Super Middle Eastern pita pockets.
who's confined his pita-sandwich consumption to MacDougal Street and
street carts is likely suffering from a common misperception: If you've
had one shawarma, you've had 'em all. Disabuse yourself of that notion
by ordering the succulent Yemenite-Israeli poultry version at Olympic
Pita, a bustling kosher restaurant in Midwood, Brooklyn.The flavorful
amalgam of chicken and turkey is sliced off the spit and rolled up
in a pita or -- better yet -- a sesame-seeded lafah, the blistered
and blackened brick-oven bread resilient enough to contain the juicy,
flavorful meat and the awesome sauces (a dangerously spicy, cilantro-based
zhoug and a sweet-and-sour mango condiment called amba). The sandwich
price ($6.99 for pita, $7.99 for lafah) includes a salad bar, with
all manner of crunchy shawarma add-ons like sour pickles, radishes,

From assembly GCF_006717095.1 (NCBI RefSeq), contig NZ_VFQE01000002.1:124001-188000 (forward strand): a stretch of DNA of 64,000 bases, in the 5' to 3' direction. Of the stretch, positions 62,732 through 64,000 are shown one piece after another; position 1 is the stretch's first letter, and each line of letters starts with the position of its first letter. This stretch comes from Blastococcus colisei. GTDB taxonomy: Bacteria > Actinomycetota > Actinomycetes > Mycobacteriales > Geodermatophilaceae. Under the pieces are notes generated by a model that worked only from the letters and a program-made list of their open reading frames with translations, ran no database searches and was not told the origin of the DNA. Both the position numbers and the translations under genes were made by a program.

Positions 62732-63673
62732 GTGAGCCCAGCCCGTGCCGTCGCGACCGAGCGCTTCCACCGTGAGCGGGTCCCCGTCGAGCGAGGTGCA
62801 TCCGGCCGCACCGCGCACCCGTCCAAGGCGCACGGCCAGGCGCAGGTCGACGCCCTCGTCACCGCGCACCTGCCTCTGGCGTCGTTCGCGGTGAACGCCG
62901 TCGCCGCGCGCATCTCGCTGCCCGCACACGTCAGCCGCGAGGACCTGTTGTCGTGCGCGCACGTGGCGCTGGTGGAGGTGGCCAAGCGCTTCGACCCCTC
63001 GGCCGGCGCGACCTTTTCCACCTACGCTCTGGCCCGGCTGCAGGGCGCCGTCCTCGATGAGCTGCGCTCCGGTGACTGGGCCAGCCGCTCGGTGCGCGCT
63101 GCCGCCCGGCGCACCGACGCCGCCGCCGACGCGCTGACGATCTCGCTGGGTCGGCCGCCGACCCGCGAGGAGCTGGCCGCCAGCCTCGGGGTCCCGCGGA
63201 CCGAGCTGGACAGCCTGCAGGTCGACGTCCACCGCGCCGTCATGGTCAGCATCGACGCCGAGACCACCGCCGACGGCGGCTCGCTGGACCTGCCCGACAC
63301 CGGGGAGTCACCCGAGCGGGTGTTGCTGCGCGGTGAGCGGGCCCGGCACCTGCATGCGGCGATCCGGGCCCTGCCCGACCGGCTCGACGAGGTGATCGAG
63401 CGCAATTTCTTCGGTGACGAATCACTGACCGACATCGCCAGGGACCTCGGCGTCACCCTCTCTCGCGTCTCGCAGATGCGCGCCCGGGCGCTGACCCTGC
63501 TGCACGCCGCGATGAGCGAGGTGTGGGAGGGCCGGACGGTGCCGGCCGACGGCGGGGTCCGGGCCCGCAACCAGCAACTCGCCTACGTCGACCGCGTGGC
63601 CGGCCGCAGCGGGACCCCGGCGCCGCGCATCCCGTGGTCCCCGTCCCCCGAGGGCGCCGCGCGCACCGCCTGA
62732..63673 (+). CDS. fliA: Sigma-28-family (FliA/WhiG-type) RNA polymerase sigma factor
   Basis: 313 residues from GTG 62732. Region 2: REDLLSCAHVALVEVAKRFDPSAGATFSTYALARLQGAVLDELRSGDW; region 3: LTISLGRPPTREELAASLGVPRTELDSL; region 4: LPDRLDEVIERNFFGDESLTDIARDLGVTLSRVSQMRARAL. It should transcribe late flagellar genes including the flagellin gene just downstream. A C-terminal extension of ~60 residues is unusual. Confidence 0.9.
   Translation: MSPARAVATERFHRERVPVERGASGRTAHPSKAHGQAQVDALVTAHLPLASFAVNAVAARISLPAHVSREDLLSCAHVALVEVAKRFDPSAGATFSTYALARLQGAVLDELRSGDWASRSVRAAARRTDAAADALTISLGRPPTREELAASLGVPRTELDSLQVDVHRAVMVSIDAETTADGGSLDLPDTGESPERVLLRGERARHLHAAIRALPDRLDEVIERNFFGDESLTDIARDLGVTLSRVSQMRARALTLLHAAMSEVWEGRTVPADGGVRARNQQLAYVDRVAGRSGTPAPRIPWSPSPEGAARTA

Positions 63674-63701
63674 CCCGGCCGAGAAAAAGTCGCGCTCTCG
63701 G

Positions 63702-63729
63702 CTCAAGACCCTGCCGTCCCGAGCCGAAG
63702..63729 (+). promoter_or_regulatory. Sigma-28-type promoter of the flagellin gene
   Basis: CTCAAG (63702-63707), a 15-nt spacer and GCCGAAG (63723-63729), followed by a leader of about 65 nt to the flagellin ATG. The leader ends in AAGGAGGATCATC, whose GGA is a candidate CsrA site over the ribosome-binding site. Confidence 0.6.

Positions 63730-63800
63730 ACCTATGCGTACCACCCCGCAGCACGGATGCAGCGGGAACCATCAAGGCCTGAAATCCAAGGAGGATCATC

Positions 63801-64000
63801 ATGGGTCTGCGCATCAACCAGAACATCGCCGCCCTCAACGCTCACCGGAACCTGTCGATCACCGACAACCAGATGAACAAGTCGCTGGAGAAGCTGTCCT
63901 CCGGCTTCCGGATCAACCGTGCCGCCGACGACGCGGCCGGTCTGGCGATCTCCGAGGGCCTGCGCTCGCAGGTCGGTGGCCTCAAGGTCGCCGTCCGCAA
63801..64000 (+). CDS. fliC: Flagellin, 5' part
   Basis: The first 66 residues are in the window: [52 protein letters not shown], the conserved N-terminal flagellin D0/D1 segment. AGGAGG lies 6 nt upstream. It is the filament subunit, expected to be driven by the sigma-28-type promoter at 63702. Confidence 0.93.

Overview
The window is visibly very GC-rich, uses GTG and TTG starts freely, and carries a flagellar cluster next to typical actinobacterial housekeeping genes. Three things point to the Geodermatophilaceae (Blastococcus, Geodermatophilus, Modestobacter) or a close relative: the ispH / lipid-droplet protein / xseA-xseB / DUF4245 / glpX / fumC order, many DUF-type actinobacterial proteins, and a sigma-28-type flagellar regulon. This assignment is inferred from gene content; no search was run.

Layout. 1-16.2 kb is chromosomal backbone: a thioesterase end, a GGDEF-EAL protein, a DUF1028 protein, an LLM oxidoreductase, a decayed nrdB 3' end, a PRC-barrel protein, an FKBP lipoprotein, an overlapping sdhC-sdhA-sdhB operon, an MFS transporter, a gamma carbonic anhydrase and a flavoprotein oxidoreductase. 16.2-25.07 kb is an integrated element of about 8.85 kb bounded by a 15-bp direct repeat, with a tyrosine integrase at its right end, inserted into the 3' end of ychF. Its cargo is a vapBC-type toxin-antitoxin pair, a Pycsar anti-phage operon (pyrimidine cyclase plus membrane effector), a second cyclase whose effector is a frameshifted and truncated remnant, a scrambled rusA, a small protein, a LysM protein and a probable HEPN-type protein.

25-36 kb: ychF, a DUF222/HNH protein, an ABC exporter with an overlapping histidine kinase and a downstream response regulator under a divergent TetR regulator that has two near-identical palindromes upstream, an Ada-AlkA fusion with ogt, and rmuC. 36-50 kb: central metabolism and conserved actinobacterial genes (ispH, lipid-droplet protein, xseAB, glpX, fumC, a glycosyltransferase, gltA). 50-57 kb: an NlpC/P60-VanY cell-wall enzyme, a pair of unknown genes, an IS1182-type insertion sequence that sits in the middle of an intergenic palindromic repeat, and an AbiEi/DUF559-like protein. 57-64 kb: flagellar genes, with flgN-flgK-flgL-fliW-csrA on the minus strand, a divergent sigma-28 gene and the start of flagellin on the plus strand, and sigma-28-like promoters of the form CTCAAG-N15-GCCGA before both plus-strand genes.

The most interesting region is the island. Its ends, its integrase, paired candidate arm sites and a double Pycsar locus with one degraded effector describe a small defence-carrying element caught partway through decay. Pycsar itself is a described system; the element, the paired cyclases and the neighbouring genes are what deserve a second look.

pickled turnips, and delectably oily deep-fried eggplant.
| Gold medalist: Olympic
Pita's super shawarma.
Happily, shawarma is nondenominational, which
makes for an easy transition from the Israeli to the Lebanese version,
rendered to delicious effect at Karam in Bay Ridge, Brooklyn.
The flavor-packed meat is loaded onto a pita, then slathered with
a garlicky white sauce that permeates the whole shebang once it's
rolled up and smooshed in a sandwich press. Then it's unwrapped,
garnished with parsley, pickled turnips, lettuce,and tomato and
re-rolled into a $4 meal that will make you forget about falafel
forever --that is, until you get to Alfanoose,
a low-key Lebanese-Syrian falafel joint near Wall Street that shares
Karam's technique of rolling (burrito-style) rather than stuffing
fresh, tasty ingredients into a pliant pita. We love the everything-in-one-bite
effect, which works equally well with falafel, shawarma, and Alfanoose's
signature vegetarian kibbeh, an egg-shaped croquette of bulgur wheat
filled with Swiss chard and chili peppers($3.25-$4.75).